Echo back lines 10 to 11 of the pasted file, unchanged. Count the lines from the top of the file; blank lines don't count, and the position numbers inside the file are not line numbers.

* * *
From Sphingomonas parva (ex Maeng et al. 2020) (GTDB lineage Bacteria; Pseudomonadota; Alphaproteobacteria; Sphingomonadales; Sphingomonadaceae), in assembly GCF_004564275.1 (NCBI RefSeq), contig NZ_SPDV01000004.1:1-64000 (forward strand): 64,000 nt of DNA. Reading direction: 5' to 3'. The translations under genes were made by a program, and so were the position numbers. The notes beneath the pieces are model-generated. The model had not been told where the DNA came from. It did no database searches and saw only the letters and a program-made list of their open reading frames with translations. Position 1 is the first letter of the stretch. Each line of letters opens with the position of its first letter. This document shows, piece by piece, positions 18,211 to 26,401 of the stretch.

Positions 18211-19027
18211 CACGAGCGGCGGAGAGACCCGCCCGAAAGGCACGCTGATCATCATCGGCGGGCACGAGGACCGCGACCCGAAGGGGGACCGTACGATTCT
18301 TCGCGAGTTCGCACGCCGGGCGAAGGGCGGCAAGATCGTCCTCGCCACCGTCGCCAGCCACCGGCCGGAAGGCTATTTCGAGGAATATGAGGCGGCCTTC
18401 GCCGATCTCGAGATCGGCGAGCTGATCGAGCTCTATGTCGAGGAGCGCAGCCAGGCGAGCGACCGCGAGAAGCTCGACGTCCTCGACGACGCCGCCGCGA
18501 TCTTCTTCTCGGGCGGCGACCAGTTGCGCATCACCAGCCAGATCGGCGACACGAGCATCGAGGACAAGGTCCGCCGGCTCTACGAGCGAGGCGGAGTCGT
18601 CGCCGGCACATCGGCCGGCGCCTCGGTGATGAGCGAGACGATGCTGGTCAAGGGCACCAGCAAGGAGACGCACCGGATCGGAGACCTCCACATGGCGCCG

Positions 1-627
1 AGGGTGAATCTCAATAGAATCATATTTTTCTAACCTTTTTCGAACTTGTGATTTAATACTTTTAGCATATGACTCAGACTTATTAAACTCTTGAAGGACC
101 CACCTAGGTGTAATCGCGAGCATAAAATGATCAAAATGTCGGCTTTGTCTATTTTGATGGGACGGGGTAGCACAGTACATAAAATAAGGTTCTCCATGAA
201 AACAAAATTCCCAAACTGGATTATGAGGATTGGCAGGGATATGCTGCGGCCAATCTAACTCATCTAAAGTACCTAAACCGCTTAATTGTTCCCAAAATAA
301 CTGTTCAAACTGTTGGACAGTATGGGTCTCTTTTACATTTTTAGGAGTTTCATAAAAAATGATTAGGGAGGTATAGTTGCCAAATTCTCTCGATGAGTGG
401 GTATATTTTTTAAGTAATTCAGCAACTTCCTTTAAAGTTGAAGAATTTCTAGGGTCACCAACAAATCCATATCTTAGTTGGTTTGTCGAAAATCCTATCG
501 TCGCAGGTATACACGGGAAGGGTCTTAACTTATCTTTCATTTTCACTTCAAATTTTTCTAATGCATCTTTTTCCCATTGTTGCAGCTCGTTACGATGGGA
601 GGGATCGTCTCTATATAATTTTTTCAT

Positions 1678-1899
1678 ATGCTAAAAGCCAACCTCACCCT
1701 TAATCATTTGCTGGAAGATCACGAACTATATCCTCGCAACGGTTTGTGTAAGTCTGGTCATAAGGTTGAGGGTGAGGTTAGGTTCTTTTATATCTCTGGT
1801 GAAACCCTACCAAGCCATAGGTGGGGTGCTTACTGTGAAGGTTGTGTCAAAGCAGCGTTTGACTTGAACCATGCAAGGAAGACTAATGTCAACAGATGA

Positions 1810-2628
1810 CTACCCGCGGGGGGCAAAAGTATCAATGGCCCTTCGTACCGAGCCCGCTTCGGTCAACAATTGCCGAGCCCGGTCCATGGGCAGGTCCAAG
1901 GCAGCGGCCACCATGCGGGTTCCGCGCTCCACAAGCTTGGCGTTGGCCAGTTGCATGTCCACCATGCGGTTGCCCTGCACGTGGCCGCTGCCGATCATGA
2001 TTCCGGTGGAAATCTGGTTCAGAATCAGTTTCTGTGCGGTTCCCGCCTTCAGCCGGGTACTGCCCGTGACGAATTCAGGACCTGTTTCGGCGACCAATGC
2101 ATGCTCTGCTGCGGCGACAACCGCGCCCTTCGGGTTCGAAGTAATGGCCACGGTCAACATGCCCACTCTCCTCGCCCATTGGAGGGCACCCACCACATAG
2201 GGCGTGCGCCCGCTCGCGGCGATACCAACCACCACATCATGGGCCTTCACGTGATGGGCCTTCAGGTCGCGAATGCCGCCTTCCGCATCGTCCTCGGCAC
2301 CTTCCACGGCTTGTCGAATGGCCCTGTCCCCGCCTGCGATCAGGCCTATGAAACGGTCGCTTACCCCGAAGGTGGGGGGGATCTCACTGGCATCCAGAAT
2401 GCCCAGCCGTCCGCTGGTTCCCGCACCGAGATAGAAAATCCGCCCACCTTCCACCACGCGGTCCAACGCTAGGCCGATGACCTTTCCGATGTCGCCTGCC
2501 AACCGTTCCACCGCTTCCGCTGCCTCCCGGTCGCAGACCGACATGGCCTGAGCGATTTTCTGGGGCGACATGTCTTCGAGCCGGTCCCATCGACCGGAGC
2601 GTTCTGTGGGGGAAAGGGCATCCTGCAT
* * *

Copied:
101 CACCTAGGTGTAATCGCGAGCATAAAATGATCAAAATGTCGGCTTTGTCTATTTTGATGGGACGGGGTAGCACAGTACATAAAATAAGGTTCTCCATGAA
201 AACAAAATTCCCAAACTGGATTATGAGGATTGGCAGGGATATGCTGCGGCCAATCTAACTCATCTAAAGTACCTAAACCGCTTAATTGTTCCCAAAATAA